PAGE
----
SAN advocates the deregulation of the Nigerian Law School, laments lack of ethics in legal practice

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[Interview]–A Senior Advocate of Nigeria, Prof. Ernest Ojukwu, has advocated for the deregulation of the Nigerian Law School and also lament about the absence of ethics and the falling standards in the legal profession.

He made this call in an interview with The Guardian.

According to the professor, “In 2007 the National Committee for the reform of legal education set up by the government of President Obasanjo submitted a report calling for the deregulation of the Nigerian Law School. I was Secretary of the Committee.

“I am happy today that the call for deregulation has also been made by the NBA Legal Professional Reform Committee headed by Chief Tony Idigbe, SAN. The deregulation involves demarcating the authority and functions of the Council of Legal Education from the Nigerian Law School. Give full oversight functions to the Council of legal education to accredit and monitor Law faculties and Law Schools. Under the proposal, other law schools other than the Nigerian Law School funded by the Federal Government, could be registered and accredited to provide training for those wishing to be called to the bar side by side with the Nigerian Law School.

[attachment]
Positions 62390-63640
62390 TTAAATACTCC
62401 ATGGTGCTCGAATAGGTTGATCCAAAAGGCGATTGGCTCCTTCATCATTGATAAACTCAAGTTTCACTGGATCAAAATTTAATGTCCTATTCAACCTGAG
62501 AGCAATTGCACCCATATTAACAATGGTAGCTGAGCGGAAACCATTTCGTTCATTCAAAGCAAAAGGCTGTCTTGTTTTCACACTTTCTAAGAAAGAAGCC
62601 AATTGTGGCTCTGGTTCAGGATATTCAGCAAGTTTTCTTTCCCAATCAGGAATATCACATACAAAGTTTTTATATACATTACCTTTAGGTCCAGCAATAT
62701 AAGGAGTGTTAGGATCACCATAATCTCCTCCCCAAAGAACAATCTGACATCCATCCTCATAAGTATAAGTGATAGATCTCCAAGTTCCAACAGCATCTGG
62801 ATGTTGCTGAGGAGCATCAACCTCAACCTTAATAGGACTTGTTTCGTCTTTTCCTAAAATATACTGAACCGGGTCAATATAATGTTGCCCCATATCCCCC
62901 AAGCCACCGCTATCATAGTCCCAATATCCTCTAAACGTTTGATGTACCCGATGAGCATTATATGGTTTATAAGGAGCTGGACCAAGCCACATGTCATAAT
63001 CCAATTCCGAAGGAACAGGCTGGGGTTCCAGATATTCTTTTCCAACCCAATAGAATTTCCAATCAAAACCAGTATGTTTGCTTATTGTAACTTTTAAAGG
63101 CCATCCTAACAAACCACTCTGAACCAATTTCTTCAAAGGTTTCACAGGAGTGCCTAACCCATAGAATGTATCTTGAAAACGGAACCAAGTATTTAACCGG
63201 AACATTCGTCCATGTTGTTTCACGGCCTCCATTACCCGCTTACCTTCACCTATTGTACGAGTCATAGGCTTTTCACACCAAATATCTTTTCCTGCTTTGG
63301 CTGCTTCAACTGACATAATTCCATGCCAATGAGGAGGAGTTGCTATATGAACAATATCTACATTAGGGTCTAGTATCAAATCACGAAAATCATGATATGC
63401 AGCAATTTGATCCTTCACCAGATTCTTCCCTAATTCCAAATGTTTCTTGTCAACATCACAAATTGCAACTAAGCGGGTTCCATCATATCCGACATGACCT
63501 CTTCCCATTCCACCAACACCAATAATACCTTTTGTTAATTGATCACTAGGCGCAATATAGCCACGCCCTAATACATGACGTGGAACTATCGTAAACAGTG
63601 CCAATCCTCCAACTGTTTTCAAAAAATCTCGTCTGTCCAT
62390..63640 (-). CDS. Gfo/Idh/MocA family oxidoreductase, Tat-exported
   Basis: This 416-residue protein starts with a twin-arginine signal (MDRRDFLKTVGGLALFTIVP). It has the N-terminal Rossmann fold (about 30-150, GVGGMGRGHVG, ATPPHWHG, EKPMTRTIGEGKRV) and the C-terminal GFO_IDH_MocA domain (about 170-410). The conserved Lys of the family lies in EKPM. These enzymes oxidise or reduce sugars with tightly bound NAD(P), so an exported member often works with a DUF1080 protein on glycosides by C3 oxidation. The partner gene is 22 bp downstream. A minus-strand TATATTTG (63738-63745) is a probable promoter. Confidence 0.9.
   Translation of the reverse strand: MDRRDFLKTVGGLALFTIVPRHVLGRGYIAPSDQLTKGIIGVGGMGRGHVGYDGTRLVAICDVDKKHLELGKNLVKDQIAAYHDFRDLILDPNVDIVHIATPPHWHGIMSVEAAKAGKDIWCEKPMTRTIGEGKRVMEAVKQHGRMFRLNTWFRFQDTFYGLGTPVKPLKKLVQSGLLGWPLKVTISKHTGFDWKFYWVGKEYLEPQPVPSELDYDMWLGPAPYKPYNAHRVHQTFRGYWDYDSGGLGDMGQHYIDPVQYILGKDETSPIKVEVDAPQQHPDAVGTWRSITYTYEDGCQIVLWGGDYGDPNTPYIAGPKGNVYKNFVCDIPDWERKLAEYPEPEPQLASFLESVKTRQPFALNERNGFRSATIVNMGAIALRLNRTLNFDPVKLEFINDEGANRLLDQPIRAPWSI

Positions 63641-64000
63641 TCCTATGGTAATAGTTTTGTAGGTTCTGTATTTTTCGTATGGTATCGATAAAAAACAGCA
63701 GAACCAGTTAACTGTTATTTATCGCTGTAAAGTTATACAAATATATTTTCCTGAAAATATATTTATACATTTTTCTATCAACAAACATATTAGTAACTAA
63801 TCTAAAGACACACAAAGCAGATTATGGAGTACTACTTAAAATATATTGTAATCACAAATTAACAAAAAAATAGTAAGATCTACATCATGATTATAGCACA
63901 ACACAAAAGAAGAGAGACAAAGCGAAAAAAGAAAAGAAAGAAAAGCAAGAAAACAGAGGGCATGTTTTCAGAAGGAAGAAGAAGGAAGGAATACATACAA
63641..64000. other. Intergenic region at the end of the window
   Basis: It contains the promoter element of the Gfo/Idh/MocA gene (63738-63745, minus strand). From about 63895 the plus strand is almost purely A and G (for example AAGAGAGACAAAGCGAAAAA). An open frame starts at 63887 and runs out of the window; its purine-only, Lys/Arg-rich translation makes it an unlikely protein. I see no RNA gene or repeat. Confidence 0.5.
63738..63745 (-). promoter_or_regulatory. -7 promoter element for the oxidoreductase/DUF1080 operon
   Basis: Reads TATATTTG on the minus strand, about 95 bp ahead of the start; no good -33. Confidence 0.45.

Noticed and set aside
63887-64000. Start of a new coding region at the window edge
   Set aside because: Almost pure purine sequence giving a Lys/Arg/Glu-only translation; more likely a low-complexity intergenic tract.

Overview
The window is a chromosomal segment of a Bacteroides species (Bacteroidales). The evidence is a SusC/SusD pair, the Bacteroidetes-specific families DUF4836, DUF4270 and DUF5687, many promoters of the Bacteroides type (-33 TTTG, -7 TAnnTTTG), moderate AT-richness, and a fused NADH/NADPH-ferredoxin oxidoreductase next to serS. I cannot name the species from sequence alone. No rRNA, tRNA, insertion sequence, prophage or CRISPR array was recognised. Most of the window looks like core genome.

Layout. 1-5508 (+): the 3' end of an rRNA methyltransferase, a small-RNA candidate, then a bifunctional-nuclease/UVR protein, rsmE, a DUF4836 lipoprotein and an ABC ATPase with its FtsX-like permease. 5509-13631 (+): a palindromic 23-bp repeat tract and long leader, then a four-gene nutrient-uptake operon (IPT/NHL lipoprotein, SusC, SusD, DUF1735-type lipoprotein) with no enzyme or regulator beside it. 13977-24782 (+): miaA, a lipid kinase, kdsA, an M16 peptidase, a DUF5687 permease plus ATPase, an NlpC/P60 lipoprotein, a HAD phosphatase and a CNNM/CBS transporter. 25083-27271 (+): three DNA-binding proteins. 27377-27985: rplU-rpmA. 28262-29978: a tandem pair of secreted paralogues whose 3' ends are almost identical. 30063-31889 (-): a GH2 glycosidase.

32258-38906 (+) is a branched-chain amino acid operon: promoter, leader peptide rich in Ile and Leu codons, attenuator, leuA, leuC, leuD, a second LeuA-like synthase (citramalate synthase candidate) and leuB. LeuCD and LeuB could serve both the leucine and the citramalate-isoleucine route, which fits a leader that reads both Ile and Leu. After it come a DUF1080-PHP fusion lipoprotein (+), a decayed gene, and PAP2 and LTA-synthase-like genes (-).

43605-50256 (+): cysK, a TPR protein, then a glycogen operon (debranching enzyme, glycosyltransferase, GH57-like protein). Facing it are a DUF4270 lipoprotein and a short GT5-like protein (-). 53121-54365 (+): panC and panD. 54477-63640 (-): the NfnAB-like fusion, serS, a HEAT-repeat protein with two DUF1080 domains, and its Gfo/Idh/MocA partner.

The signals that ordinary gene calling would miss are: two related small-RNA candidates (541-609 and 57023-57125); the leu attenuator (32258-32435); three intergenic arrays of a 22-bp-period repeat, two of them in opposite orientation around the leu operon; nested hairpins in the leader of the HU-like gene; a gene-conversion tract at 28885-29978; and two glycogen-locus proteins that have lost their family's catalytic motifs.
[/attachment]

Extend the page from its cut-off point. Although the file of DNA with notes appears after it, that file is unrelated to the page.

“Both the trainees who will go the Nigerian Law School and those who will chose other Law Schools would have their training under the same curriculum of the Council of Legal Education and take the same examination administered by the Council of Legal Education,” he explained.

“On the falling standard of legal education, he expressed his fear, “It is frighteningly getting lower and lower. We need to push our educators and teachers to state the goal for our legal education. A goal that focuses on the development of competent lawyers conscious of social justice and ethical values. If we get the goal right, that will lead to the adoption and deployment of training methodologies that uses the best practices for legal education. Our legal education must therefore at all levels integrate knowledge, skills, competencies and values.

“It must be outcome based and learner-centred different from the mostly traditional teacher-centred education still being practiced by a vast number of law teachers. Our legal education must be clinical combining liberal arts approach with vocational and experiential learning approach. All these are generally  lacking as at present. The Nigerian Bar Association must stand up and insist that the training of our law students must conform to these philosophies, goals and values.

“We would also need to create new and very strong Council of Legal Education that would act as a strong oversight body both for the training at the universities and at the Nigerian Law School. By now we should no more be talking about how to actualize a sustainable continuing legal education programme to compliment the foundational learning, development and growth of the legal professional in Nigeria,” he added.

On whether Nigeria’s legal system is ready for the emergence of technology, ADR and globalisation, he lamented, “It is challenging. Our response to technology and globalization has been very poor and this is traceable to the foundational problem of our legal education. Can you for example find one court in Nigeria that has successfully stopped its judges from recording court proceedings in long hand in 2017?”.




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